Leap of wraith. Horror film is formula-filled
Published: January 18, 2013
If you kick your cinema spookfest off with a title card that reads “once upon a time,” you’d better deliver the fairy tale goods. Executive producer Guillermo del Toro’s own work (Pan’s Labyrinth, Hellboy) has mixed horror and fable to good effect, providing scares while enriching his fantasies with political subtext. Unfortunately, first-time feature filmmaker Andy Muschietti’s Mama isn't really worthy of the del Toro imprint. An expansion of Muschietti’s three-minute short, the movie (which Muschietti co-scripted with his sibling, Barbara Muschietti, and Neil Cross), while effectively creepy, is formulaic and woefully underdeveloped. In many ways, it feels like a modern update of last year’s Edwardian-era ghost story, The Woman in Black. But instead of a grieving and soulful Daniel Radcliffe, we get Jessica Chastain as a dark-haired, beer-swilling, tattooed anti-mom who wears a Misfits T-shirt and plays bass in all-girl punk band.
The film opens with a businessman killing his wife and fleeing into the snowy mountains with his two young daughters. Speeding along icy roads, the car crashes, stranding the trio. In the woods they find an abandoned cottage, oddly decked out with Eames-era furniture. Mad with despair, dad decides this is where he’ll put an end to his family —only to be stopped by a shadowy force. Flash forward five years. The girls, 8-year-old Victoria and 5-year-old Lily, are found in a dirty, feral state. Their dad’s twin brother Lucas (Nikolaj Coster-Waldau, aka Jamie Lannister of Game of Thrones) and his girlfriend Annabel (Chastain) agree to take them in with the help of an ambitious psychiatrist, who sees a unique opportunity for research. Everybody assumes that the girls survived on their own and need only to be gently reintroduced to society. Unfortunately, that’s not quite the case. Something took care of them all those years, a possessive and vengeful wraith they call Mama, and it has decided to move in with them.
There’s a rich vein of maternal instinct and parental fear to mine here, but none of it is exploited —literally or allegorically. Lucas and Annabel are shallow characters who aren’t given much of an opportunity to explore, fight over, or fail at being care-givens. Similarly, Victoria’s guilt over embracing her new parents and the friction that results from Lily’s decision to remain loyal to Mama goes nowhere consequential. Instead, their apprehensions and worries are papered over with witless exchanges, story contrivances and unexplained events. The Muschiettis and Cross never convincingly expand on their original short, choosing to present a backstory we’ve seen before, plot mechanics that are beyond formulaic and supporting characters, like the psychiatrist, who serve only to explain what’s going on. As each contrivance piles on —a vindictive aunt, stolen files, a handy coma, a records office where dark secrets are kept, conveniently delivered dreams that fill us in on Mama’s origin —it becomes clear that the filmmakers are just padding an otherwise sporadic and unmotivated series of jolts.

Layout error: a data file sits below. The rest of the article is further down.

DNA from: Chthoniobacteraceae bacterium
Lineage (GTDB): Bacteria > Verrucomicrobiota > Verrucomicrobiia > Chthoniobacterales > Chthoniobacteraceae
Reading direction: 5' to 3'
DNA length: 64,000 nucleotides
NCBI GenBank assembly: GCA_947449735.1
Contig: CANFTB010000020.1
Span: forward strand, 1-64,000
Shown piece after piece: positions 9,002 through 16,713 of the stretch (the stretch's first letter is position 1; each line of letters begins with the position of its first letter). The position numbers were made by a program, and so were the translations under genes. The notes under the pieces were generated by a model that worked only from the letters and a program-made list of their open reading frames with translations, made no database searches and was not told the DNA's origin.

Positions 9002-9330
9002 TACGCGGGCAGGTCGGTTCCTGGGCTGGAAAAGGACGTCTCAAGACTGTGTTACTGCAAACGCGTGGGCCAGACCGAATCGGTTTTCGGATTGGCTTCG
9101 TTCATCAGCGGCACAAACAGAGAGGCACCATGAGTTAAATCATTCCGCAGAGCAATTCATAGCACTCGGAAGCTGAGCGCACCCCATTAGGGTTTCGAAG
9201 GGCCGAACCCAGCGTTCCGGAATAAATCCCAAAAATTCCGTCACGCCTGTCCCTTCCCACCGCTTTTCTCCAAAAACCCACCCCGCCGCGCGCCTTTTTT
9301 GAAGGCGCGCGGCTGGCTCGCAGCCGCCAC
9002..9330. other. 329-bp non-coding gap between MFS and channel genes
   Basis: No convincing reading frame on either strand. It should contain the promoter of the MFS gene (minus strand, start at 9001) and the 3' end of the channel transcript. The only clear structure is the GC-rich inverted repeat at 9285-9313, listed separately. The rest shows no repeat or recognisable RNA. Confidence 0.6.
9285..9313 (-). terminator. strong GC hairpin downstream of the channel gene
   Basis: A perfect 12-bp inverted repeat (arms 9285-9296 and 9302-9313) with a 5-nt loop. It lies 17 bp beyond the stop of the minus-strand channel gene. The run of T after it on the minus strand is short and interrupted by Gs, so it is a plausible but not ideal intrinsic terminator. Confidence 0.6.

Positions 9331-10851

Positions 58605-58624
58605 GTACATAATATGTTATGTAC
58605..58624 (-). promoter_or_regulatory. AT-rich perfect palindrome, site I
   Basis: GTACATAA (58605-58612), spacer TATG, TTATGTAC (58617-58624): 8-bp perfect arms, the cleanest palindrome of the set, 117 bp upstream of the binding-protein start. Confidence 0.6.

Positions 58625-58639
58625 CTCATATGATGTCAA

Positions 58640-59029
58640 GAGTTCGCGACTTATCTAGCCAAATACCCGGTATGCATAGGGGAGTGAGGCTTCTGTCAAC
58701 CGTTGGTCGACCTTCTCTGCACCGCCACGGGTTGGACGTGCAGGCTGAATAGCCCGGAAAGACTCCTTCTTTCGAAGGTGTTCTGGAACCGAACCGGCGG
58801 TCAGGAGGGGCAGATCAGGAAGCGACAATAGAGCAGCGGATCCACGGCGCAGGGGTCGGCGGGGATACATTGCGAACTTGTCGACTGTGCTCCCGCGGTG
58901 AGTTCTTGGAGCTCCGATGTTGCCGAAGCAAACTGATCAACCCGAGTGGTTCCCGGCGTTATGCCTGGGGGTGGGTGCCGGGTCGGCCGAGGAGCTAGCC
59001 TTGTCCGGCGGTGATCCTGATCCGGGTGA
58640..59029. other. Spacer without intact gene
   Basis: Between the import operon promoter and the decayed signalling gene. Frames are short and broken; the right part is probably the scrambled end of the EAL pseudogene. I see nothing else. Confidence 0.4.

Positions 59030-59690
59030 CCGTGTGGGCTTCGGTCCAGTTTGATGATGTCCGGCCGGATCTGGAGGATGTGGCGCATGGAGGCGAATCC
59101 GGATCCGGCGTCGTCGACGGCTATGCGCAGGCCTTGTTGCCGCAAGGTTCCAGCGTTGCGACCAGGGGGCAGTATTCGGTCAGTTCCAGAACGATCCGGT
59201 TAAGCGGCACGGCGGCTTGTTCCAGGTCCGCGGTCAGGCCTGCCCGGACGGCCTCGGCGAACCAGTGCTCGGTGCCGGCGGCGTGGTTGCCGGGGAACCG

In terms of scares, Mama is of the “what’s under the bed?” variety. There are vulvic orifices, big black moths, and sickening organic sounds. But the aesthetic mostly falls somewhere between the del Toro-produced Spanish horror The Orphanage and J-horror like The Ring or The Grudge. Muschietti does a decent job of conveying the sad eeriness of the situation, and strikes an effective balance between startles and suspense —even with his PG-13 rating. If a grotesquely contorted, bone-thin, scraggly-haired ghoul rushing at the camera gives you the heebee-jeebees, then Mama may provide enough creeps to justify a night at the cineplex. But if you’re looking for the kind of fantastical weirdness that del Toro is known for, the kind that haunts your dreams, you’re bound to be disappointed.
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